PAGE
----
When you apply to the Life Changes Trust you will be asked to give outline details of your plans for self-evaluation with an estimate of costs.  If the activity is funded, you will then be asked to develop a full costed plan.  

The Life Changes Trust will provide a suggested Self-Evaluation Plan Template for each of the funding initiatives that it manages, together with a pack of tailored evaluation resources and support.  

We are happy to speak to applicants during the process, as we aim to be an engaged and supportive funder. We will also, where appropriate, bring together funded projects to discuss evaluation plans together. 

Planning evaluations before you begin to gather information is very important. This helps to establish clear boundaries for the self-evaluation process, and agree on what needs to be measured, how, and by whom.

The Trust will provide a standard format for you to use to lay out your evaluation plan. In addition, a variety of templates and examples for such plans are readily available. Evaluation Support Scotland usefully provides a simple, generic Evaluation Planning Template that enables you to set outindicatorsappropriately for each outcome and then work out how you are going to gather the information you need.

Your self-evaluation plan can include a variety of aspects that will support the planning and co-ordination of activity.  This is likely to include:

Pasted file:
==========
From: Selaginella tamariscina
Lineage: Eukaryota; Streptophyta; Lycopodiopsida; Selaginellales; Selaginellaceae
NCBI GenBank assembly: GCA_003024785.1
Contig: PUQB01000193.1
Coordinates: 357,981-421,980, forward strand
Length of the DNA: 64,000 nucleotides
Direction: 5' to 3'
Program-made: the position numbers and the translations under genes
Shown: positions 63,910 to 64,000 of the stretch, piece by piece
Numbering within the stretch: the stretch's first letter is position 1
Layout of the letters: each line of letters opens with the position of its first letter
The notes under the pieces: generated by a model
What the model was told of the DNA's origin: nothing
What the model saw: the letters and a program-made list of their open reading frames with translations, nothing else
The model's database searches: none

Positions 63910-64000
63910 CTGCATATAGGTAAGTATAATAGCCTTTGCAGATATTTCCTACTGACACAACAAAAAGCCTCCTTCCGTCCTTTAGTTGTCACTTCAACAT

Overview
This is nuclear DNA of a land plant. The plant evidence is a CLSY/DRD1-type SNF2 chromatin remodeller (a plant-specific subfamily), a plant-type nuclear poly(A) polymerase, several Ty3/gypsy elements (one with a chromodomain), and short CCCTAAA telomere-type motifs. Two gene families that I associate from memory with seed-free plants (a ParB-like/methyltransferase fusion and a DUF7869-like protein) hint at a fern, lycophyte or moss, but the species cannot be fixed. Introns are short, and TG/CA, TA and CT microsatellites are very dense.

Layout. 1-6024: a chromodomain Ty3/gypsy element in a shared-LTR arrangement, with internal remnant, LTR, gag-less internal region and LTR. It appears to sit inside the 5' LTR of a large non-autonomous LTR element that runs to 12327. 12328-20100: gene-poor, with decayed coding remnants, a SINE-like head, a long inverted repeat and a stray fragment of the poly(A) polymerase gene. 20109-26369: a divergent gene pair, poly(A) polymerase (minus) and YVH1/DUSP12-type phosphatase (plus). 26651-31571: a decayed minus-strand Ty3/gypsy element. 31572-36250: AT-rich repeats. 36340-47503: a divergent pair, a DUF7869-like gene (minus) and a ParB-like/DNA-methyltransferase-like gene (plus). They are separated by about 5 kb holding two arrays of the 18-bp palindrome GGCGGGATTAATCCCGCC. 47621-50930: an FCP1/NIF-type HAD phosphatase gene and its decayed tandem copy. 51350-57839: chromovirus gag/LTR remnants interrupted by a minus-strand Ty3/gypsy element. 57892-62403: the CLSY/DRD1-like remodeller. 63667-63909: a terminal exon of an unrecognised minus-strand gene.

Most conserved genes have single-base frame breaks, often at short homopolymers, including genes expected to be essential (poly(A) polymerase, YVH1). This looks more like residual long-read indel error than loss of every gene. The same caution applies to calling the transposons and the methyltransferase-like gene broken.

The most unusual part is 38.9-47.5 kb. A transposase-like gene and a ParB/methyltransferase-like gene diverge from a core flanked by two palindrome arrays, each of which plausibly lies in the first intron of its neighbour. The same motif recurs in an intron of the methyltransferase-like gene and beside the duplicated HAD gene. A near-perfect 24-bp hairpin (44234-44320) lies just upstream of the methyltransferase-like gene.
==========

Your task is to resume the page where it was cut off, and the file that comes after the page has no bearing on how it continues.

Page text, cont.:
Think carefully about your timescale. Life often gets in the way of even our best plans, so you should always allow for more time than you think you will need.  Don’t forget to think about holidays and other things that might be going on in your participant’s lives as you plan your timeline. For example, if you know your organisation has a particularly busy week in which your participants will be actively involved, it might not be the best time to ask them to sit for interviews.

In constructing your self-evaluation plan you will also need to consider issues of proportionality of the proposed evaluation activity in relation to the size and complexity of your project and activities.  See the section on Proportionate Evaluation for more details.

The Big Lottery Fund asks some basic questions in assessing outline evaluation plans, which might be useful to consider:

  • Does the evaluation have a clear aim?
  • What questions will the evaluation answer?
  • Is the scale of the evaluation proportionate to the size of the project?
  • Who will be involved in managing and carrying out the evaluation?
  • How will the findings from the evaluation be used?